Turkey vows to fight 'the curse of terrorism'
Kurdish group claims stadium attack that killed 38 and wounded 155
Turkey declared a national day of mourning yesterday after two bombings in Istanbul killed 38 people and wounded 155 others near a soccer stadium.
The government also launched a full investigation as tributes were paid to the dead.
The attack was claimed by a Turkey-based Kurdish militant group.
In a statement posted on its website, the Kurdistan Freedom Falcons, or TAK, said two of its members had sacrificed their lives in the Saturday night attack that targeted security forces outside a stadium shortly after the conclusion of a soccer match.
"Two of our comrades were heroically martyred in the attack," the statement read.
It said the attack was reprisal for state violence in the south-east and the ongoing imprisonment of Abdullah Ocalan, the leader of the Kurdistan Workers' Party, or PKK.
TAK is considered by authorities as a PKK offshoot.
The twin car-and-suicide bombings near the Besiktas stadium enraged top officials, including Turkish President Recep Tayyip Erdogan, who vowed to hunt down the perpetrators.
The attack was the latest large-scale assault to traumatise a nation confronting an array of security threats.
The attack targeted police officers, killing 30 of them along with seven civilians and an unidentified person, Turkish Interior Minister Suleyman Soylu said yesterday.
He said 13 people had been arrested in connection with the "terrorist attack" and that authorities had some insight into how and when it was planned.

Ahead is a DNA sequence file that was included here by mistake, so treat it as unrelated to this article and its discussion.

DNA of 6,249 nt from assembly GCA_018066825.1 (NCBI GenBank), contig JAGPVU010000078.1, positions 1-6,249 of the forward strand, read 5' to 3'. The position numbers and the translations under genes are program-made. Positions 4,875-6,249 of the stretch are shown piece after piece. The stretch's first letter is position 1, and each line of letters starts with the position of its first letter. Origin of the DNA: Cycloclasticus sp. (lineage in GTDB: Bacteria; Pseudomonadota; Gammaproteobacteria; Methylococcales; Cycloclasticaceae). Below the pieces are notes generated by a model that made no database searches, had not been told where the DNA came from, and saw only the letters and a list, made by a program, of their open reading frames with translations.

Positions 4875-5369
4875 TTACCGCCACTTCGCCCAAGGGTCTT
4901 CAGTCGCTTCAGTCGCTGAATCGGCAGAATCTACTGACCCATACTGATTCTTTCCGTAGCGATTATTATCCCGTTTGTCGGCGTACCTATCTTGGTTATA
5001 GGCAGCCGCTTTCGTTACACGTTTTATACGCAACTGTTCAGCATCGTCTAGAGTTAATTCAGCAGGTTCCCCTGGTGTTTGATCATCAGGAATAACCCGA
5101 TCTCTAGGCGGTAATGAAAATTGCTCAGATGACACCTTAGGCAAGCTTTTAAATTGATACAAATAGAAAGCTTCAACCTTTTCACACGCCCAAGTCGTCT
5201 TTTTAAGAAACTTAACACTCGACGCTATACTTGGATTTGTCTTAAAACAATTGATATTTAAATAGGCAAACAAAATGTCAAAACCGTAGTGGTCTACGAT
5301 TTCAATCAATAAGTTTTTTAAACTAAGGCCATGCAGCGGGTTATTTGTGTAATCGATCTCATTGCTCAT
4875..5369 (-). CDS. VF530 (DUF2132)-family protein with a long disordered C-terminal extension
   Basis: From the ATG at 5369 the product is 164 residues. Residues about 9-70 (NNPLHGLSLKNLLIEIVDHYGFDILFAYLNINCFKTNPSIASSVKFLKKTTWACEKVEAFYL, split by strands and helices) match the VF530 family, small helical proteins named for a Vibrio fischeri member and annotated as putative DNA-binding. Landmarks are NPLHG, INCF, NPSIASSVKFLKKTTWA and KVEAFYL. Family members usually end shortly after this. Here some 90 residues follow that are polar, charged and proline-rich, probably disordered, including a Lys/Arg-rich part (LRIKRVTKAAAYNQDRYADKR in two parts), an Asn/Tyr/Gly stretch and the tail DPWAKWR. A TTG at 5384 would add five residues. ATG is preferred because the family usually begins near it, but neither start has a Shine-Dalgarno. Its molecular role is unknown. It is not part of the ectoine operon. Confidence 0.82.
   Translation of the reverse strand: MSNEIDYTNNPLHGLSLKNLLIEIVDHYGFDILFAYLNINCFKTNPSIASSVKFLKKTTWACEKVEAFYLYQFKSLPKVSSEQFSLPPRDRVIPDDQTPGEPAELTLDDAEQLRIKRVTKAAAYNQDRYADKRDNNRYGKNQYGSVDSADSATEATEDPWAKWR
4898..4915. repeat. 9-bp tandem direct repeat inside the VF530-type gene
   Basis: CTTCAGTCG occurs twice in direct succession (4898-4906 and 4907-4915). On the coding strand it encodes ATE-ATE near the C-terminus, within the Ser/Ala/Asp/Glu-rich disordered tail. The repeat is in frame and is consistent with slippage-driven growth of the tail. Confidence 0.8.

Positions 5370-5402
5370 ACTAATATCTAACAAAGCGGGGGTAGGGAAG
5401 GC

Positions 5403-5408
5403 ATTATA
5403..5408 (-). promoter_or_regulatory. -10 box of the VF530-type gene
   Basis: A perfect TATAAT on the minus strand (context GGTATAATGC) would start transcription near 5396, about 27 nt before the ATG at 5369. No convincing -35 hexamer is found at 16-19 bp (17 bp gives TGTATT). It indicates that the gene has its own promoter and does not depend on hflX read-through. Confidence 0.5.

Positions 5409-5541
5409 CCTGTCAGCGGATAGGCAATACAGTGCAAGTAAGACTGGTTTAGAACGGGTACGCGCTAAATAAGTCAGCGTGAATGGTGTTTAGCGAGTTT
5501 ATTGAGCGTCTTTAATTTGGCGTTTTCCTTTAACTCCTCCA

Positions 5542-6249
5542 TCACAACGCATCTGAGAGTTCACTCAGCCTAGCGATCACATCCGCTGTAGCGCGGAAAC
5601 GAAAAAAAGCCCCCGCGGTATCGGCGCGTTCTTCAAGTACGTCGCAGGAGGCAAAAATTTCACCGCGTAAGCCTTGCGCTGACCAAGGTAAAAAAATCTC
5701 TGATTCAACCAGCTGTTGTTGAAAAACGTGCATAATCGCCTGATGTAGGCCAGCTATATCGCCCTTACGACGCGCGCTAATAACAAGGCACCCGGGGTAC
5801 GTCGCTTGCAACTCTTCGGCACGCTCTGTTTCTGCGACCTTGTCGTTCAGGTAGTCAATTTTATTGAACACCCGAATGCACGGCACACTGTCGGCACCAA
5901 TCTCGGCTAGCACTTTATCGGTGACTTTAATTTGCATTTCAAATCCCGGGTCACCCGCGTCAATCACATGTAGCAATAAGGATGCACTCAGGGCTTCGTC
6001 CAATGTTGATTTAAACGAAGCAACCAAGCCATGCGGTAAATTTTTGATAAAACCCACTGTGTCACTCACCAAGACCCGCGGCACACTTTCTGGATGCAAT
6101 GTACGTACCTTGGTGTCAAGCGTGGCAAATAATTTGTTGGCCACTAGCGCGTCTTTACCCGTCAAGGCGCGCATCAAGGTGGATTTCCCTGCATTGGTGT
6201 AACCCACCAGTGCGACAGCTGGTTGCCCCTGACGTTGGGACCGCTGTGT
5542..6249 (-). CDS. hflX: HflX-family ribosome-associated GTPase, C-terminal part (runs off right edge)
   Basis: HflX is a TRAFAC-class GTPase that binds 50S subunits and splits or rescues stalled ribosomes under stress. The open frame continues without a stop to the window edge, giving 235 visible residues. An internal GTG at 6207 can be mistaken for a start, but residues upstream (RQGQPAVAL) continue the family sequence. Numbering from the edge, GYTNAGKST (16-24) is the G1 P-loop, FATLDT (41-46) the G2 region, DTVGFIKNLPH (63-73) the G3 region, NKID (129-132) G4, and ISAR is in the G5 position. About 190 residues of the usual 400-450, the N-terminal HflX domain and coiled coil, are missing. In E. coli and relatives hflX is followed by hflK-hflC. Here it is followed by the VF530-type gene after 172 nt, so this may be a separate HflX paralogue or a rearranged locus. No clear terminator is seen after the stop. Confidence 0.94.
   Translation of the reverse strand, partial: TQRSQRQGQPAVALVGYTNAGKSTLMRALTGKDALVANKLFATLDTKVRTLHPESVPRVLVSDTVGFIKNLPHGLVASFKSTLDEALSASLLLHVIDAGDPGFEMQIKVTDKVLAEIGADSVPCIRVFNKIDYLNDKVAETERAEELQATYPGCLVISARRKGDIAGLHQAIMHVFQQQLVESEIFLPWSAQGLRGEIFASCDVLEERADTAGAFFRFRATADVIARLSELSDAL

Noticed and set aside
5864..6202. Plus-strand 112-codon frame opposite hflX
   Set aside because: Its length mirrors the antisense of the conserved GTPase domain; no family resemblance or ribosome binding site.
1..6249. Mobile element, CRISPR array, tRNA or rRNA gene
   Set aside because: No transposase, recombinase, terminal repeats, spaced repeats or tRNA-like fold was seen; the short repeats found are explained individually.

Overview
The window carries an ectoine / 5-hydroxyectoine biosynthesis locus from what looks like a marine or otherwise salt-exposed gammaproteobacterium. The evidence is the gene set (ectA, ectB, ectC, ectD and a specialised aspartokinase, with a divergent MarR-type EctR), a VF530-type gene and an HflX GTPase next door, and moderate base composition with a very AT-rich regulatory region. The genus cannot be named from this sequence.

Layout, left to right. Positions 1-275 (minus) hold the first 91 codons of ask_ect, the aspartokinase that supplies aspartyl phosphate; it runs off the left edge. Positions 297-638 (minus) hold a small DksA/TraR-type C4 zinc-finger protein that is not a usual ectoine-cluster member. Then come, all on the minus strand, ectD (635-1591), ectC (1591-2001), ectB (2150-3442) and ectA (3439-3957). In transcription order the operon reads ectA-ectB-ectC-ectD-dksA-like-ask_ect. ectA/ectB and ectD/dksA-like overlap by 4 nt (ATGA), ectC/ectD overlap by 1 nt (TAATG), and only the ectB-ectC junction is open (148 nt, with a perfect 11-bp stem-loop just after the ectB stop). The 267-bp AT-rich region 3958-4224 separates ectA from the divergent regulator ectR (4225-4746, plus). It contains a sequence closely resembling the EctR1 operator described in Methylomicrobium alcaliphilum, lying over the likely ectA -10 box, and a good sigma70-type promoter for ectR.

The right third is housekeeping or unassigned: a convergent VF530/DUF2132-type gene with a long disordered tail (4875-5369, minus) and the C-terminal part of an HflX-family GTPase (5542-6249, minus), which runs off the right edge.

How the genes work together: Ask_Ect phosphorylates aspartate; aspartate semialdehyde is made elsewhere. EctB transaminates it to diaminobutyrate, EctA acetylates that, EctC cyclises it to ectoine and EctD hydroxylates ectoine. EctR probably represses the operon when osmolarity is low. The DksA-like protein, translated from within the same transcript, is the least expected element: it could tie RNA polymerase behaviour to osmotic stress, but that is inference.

Senior officials had quickly said they suspected Kurdish militants were behind the violence.
Deputy Prime Minister Numan Kurtulmus told the private news channel CNN Turk that "arrows point to the PKK", the outlawed Kurdistan Workers' Party, which has waged a decades-long insurgency. That assessment was echoed by Mr Erdogan and Mr Soylu.
"Our friends' evaluations suggest that the PKK was the perpetrator. There is a framework as to how the act was planned, when it was planned and how it was executed," Mr Soylu said, declining to disclose details for fear of compromising the investigation.
In a furious address at a funeral for the slain police officers, Mr Soylu slammed Kurdish rebels and their allies in the West, referring to the PKK as "animals".
"Have you accomplished anything beyond being the servants, pawns and hit men of certain dark forces, of your dark Western partners?" he asked.
Turkish officials frequently accuse the West of directly and indirectly supporting the Kurdish insurgency and of interfering in Ankara's fight against terrorism.
Mr Erdogan vowed that his country would fight "the curse of terrorism till the end" after paying a visit to some of the wounded at Haseki Hospital in Istanbul.
Surrounded by a crowd chanting his name and "God is great!", Mr Erdogan vowed that the perpetrators would be found and forced to "pay an even heavier price".
Hundreds of flag-carrying demonstrators marched yesterday along Istanbul's coastline toward the stadium at the heart of the blast area. Flags flew at half-staff across the country and at Turkey's foreign missions. Passers-by placed flowers on barriers surrounding the soccer stadium.
The first and larger explosion took place at about 10.30pm after the home team Besiktas beat visitor Bursaspor 2-1 in the Turkish Super League.
Mr Erdogan said the timing of the attack aimed to maximize the loss of life but most fans had left before the explosions.
Mr Soylu said the first explosion was caused by a passing vehicle that detonated in an area where police special forces were located at the stadium exit. A riot police bus appears to have been the target.
Moments later, a person who had been stopped in nearby Macka Park committed suicide by triggering explosives, according to the minister.
Mr Soylu said 136 people remained hospitalised, including 14 in intensive care. Forensic experts in white uniforms worked overnight, scouring the vicinity of the stadium where the bombing took place.